Vitamins are essential to life. These organic compounds, usually acquired as part of a balanced diet, are required for biological and metabolic processes. Vitamins can act as hormones and antioxidants promoting differentiation, proliferation and signaling. Interestingly, vitamins may also be essential to the function of the immune system, helping to balance inflammatory and suppressive responses.


The biologically active form of dietary vitamin A, retinoic acid (RA), can have a profound effect on the immune system. So much so, that RA is being tested as a potential therapeutic for treatment of certain autoimmune diseases such as arthritis, psoriasis or multiple sclerosis. The primary role of RA appears to be the induction of the Th2-lineage and inhibition of Th1 cell differentiation. RA also induces expression of Foxp3 and will divert CD4+ T cells towards the Treg lineage at the expense of Th17 development. However, at low concentration, RA appears to be crucial for Th17 cell differentiation and survival. Furthermore, certain cancers have been linked to an altered conversion of metabolic intermediates to RA and, in some cases, administration of RA has ameliorated outcomes of acute promyelocytic leukemia, skin tumours and breast cancer.

Vitamin D has garnered media attention for years as a promoter of calcium homeostatis and thus bone health. However, vitamin D3 (VD3) has also been used in the past to “treat” tuberculosis and has recently been shown to be effective against influenza and Streptococcus A infections. Like RA, VD3 can have a diverse impact on the immune system. In some cases it has been shown to be immunostimulatory and increase proliferation of monocytes and their production of IL-1. On the other hand, VD3 can also promote the differentiation of Th2 and Treg cells while inhibiting Th1 and Th17 differentiation by regulating cytokine expression. Similar to RA, VD3 has also been suggested in treatments of autoimmune diseases.

Much less is known about the immunomodulatory effects of vitamins B, C and E. Bacteria-derived metabolites of B2 (riboflavin) and B9 (folic acid) have recently been shown to activate innate-like mucosal-associated invariant T (MAIT) cells. In response to commensal microbiota and yeast, these MAIT cells appear to be activated by B2 and B9 presented on MHC class I-like molecules. In this way, MAIT cells can survey for the presence of certain bacteria and dampen microbial infections. Furthermore, vitamin B3 (nicotinamide) and its derivative have been shown to induce neutrophil differentiation from hematopoietic precursors.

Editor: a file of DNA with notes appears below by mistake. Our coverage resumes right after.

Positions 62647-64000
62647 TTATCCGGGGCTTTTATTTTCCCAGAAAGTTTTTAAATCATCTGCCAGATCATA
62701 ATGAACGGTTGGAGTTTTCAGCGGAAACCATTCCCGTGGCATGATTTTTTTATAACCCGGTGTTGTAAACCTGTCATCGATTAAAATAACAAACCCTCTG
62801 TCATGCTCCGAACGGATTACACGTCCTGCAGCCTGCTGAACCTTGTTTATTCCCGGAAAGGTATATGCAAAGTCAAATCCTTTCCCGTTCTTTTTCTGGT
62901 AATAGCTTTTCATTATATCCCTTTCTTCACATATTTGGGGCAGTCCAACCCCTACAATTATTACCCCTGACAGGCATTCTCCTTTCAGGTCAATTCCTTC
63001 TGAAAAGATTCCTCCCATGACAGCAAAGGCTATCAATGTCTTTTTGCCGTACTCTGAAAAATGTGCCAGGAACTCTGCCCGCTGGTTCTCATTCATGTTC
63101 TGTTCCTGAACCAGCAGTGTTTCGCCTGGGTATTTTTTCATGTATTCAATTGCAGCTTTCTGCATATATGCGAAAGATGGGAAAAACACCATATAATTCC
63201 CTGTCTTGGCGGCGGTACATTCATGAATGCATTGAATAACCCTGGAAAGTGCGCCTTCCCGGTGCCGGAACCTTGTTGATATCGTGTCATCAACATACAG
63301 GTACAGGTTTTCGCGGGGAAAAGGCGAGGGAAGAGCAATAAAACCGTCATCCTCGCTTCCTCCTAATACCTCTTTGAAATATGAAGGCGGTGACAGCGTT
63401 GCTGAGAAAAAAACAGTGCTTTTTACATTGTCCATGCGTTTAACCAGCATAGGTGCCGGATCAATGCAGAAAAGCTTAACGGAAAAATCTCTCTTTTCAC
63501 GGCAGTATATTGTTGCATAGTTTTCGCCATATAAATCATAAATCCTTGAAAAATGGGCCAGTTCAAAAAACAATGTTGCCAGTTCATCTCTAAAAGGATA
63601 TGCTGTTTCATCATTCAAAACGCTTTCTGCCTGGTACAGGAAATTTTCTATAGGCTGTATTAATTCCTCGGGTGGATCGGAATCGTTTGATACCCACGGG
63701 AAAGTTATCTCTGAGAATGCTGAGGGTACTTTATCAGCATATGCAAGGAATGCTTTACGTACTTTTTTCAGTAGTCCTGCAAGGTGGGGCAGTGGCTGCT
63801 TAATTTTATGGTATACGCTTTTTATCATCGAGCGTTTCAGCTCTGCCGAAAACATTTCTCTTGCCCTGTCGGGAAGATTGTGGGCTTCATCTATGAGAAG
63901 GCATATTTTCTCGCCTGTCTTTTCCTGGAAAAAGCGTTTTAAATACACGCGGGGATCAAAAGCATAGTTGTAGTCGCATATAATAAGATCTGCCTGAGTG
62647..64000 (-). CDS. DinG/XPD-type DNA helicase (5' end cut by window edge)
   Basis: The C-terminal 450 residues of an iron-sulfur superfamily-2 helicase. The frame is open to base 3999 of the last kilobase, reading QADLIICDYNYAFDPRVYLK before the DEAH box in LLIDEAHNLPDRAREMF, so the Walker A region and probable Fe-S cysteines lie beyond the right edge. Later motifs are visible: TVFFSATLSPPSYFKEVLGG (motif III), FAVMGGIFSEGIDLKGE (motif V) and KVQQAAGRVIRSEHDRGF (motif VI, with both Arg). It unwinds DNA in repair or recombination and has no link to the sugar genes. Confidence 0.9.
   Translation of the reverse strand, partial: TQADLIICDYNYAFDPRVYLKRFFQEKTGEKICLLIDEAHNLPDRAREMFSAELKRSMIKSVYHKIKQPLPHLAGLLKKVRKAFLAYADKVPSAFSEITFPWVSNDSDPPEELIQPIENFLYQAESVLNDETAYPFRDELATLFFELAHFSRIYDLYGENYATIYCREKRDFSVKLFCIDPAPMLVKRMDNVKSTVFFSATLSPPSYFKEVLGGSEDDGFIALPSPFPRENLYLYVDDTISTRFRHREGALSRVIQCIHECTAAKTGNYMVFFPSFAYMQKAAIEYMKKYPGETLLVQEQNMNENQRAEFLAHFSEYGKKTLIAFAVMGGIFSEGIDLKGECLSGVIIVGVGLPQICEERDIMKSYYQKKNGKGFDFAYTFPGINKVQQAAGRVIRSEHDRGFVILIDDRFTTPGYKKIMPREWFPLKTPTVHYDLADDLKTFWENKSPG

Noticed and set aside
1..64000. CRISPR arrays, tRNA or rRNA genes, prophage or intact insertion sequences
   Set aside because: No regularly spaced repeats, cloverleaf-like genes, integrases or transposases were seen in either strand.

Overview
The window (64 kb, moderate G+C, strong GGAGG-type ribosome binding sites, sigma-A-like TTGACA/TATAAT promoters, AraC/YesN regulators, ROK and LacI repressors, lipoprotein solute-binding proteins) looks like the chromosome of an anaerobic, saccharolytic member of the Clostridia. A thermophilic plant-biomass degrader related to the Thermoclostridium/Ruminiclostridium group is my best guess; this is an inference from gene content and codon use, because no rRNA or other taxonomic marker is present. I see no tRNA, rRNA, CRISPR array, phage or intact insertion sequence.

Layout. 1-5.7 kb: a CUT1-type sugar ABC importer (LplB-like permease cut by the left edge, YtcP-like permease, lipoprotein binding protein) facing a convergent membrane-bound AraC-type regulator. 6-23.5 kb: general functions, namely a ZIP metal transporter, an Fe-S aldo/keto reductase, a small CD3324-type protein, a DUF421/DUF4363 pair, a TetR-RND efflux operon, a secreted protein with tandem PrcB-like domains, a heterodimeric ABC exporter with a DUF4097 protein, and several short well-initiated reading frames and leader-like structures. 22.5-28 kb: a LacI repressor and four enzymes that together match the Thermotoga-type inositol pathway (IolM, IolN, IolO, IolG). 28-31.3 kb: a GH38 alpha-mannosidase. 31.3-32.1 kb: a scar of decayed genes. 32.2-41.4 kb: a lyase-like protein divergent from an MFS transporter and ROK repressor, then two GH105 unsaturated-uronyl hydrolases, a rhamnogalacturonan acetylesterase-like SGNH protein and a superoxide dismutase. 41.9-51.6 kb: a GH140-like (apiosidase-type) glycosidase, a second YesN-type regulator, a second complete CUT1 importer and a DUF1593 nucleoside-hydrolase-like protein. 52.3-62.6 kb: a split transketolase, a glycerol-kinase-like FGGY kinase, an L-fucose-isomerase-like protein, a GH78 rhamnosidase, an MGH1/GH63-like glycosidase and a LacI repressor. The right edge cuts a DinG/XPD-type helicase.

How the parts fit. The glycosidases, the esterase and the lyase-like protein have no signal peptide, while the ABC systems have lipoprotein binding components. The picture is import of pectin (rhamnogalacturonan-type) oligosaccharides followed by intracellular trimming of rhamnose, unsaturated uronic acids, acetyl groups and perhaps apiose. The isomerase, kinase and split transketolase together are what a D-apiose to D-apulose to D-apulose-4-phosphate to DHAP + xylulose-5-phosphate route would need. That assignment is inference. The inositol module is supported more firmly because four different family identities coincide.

The effects of vitamin C, or ascorbic acid (AA), on the induction of immune and anti-viral responses have been largely anecdotal. Some in vitro studies have shown that AA has Th1-promoting properties largely by activating DCs and promoting a specific cytokine milieu. However, most studies have focused on its anti-cancer effects with some claiming that AA deficiency has profound effects on tumour recognition and function of NK cells. Others claim that these anti-cancer effects are purely due to the ability of AA to quench free radicals and induce formation of reactive oxygen species, which, in turn, kill cancerous cells.

Finally, vitamin E, while known mostly for its potent antioxidant ability, has also been shown to have anti-inflammatory properties mainly acting to dampen cytokine production by monocytes. It can also stimulate production of cAMP, a known immunomodulator, inhibiting NK cell activity while promoting Th2 cell function. Similar to vitamin C, most of the work on vitamin E has focused on its anti-tumour/cancer effects. Vitamin E can induce apoptosis of tumour cells via induction of cytochrome C and caspase activation. In addition, it can stimulate tumour cells to undergo autophagy and enhance cross-presentation of antigens to CD8+ T cells thus preventing tumour cell survival.

Vitamins not only provide us with much needed nutrients for survival and mental health, but they are also crucial for the proper functioning of the immune system. Of course, the optimal concentrations required to achieve these immunomodulatory effects are still debated and, in high concentrations, some vitamins can be deleterious to your health. Keeping in mind that everything should be consumed in moderation, grab a carrot, soak in some sun, and keep your immune system happy!

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Patrycja Thompson

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